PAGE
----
When they perform the song on the show, which airs live from Nashville 8 p.m. (ET) Monday on CBS, it will be the duet’s primetime debut.
“Never Say Never,” the follow-up to Swindell’s 10th No. 1 song “Single Saturday Night,” is from his new album “Stereotype” that was released today (April 8).
He believes it’s one of the most pivotal singles of his career. Swindell knew it was special when he wrote it with Jessi Alexander and Chase McGill – so special in fact that he shelved “Never Say Never” for years until the right voice came along to sing it with him.
“It just got frustrating, honestly,” Swindell said. “I didn’t know if it’d ever go out. We were just talking about Lainey. I’d already been a fan of hers, but I was, ’Oh my gosh, how? Why haven’t we done this? Is this possible, please?’”
Swindell was nervous when he sent her the song, and he said it was “the longest three-and-a-half minutes of my life” as he waited for her to respond. Because Wilson writes her own songs, he wasn’t sure she’d be willing to sing on one that she didn’t write.
“When she wrote back that she was in and she thought it was a big song, it was just the biggest sigh of relief I’ve had since playing somebody the first song I ever wrote,” he said.
A Top 5 country radio hit and climbing, “Never Say Never” is a passionate, call-and-answer power ballad that weaves the familiar tale of lovers who should stay away from each other – but can’t. Swindell believes that everyone has been there at some point, which is part of the song’s appeal.
“When you write and release songs, you obviously love them, or you wouldn’t release them,” Swindell said. “But there are several that kind of stand out, and you realize that was the next step in my career. That’s the way I honestly feel about the duet with Lainey. I think that’s gonna be one of those kinds of songs that whatever that next level is for me, I think that’s gonna help get me there.”
Swindell, who released his self-titled debut album about eight years ago, has had a handful of those career-altering songs. “Chillin’ It,” his first single to country radio, was his first No. 1 hit and set him up to eventually be the Academy of Country Music’s New Artist of the Year.
“I might not be here without it,” Swindell said of the laidback bop. He said he chose the song for his debut single because he wanted a track that people could listen to and enjoy whether they knew who he was or not.
“People really didn’t care who I was yet,” he continued. “I just wanted something fun that made people roll the windows down and listen.”
His chart-topper “Ain’t Worth the Whiskey” is another song, Swindell said, that helped elevate his career. Swindell had written it years ago, and other artists had put it on hold to record. He remembers praying they would. But when they didn’t and he got to cut it, them passing on it turned out to be a huge blessing.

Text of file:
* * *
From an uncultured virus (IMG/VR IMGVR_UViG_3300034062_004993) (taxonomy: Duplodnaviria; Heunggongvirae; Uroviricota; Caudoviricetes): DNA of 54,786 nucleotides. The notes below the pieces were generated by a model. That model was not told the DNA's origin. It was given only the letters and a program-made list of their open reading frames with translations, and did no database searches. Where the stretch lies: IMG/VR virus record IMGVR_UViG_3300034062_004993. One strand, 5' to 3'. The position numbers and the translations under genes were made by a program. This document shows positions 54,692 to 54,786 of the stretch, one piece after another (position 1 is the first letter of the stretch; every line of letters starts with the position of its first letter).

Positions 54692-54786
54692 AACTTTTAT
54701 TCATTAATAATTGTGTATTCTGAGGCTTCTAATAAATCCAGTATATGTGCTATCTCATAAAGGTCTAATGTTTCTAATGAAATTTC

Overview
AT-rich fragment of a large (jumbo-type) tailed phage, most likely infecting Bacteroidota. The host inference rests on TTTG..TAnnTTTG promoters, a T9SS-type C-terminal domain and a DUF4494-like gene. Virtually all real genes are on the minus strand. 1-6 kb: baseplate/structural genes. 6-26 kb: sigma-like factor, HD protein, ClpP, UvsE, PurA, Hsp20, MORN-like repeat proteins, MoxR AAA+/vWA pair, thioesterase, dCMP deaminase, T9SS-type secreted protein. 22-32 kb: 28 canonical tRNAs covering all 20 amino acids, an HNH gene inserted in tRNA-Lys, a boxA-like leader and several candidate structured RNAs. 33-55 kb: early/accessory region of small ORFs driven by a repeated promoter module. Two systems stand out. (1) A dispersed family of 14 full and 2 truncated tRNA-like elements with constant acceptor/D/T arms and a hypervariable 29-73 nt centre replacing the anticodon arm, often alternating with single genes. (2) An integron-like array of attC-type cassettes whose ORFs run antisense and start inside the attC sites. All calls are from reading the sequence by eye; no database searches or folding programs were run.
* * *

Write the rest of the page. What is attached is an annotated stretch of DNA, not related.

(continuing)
“Thank God they didn’t because I needed it,” Swindell said. “Having a song like that has done so much for my live show. Who hasn’t gone through a breakup, and even if it’s not about that, everybody’s got somebody that they think ain’t worth the whiskey. It’s kind of a fun song about denial.”
But nothing has had a more significant impact on Swindell’s career to date than “You Should Be Here,” the multi-week No. 1 song he and Ashley Gorley wrote about wishing his dad was still alive to enjoy his success with him.
“I knew it was personal to me, but we wanted to write it to where it would be universal,” he said. “We’ve all had people that we lost. We were hoping that it would help somebody else out there. The day it hit country radio is the day I knew because of a message I got in one of my inboxes on social media. It just broke my heart, and I realized this isn’t the last story I’m gonna hear like this.”
The hits worked together to build Swindell’s career and put him in the position to be a performer, and double nominee, on the 2022 CMT Music Awards. It isn’t hard for Swindell to remember the days when people were coming to bars to watch him sing cover songs. Now they fill huge spaces to hear him sing songs about his life.
“That’s the real dream,” Swindell said. “There’s a lot of people out there that would trade shoes with me any day of the week. And if that doesn’t keep you motivated, knowing the kind of talent around this town, I don’t know what will. If all you get out of it is people loving your music, I mean, that’s why I moved to Nashville.”